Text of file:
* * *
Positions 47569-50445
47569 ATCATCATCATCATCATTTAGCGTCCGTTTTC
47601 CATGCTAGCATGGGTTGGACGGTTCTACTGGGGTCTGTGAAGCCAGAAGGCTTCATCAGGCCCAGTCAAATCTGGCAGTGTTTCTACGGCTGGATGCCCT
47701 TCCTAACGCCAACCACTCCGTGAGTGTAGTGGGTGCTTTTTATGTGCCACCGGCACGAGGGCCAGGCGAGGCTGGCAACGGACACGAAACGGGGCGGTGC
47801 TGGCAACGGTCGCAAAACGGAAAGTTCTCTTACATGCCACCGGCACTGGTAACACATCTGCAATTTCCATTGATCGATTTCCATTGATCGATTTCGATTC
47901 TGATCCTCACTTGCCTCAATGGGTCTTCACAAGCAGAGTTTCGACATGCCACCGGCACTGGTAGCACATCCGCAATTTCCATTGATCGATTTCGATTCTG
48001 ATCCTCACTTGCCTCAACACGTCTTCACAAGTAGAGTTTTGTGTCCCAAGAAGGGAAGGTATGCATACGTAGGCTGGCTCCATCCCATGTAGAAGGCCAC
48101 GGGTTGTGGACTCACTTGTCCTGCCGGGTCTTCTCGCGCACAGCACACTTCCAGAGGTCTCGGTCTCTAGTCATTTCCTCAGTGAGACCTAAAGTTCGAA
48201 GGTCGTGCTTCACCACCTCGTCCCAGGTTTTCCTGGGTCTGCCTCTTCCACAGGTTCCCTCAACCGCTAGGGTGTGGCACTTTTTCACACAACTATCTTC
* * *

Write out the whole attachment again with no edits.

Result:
Positions 47569-50445
47569 ATCATCATCATCATCATTTAGCGTCCGTTTTC
47601 CATGCTAGCATGGGTTGGACGGTTCTACTGGGGTCTGTGAAGCCAGAAGGCTTCATCAGGCCCAGTCAAATCTGGCAGTGTTTCTACGGCTGGATGCCCT
47701 TCCTAACGCCAACCACTCCGTGAGTGTAGTGGGTGCTTTTTATGTGCCACCGGCACGAGGGCCAGGCGAGGCTGGCAACGGACACGAAACGGGGCGGTGC
47801 TGGCAACGGTCGCAAAACGGAAAGTTCTCTTACATGCCACCGGCACTGGTAACACATCTGCAATTTCCATTGATCGATTTCCATTGATCGATTTCGATTC
47901 TGATCCTCACTTGCCTCAATGGGTCTTCACAAGCAGAGTTTCGACATGCCACCGGCACTGGTAGCACATCCGCAATTTCCATTGATCGATTTCGATTCTG
48001 ATCCTCACTTGCCTCAACACGTCTTCACAAGTAGAGTTTTGTGTCCCAAGAAGGGAAGGTATGCATACGTAGGCTGGCTCCATCCCATGTAGAAGGCCAC
48101 GGGTTGTGGACTCACTTGTCCTGCCGGGTCTTCTCGCGCACAGCACACTTCCAGAGGTCTCGGTCTCTAGTCATTTCCTCAGTGAGACCTAAAGTTCGAA
48201 GGTCGTGCTTCACCACCTCGTCCCAGGTTTTCCTGGGTCTGCCTCTTCCACAGGTTCCCTCAACCGCTAGGGTGTGGCACTTTTTCACACAACTATCTTC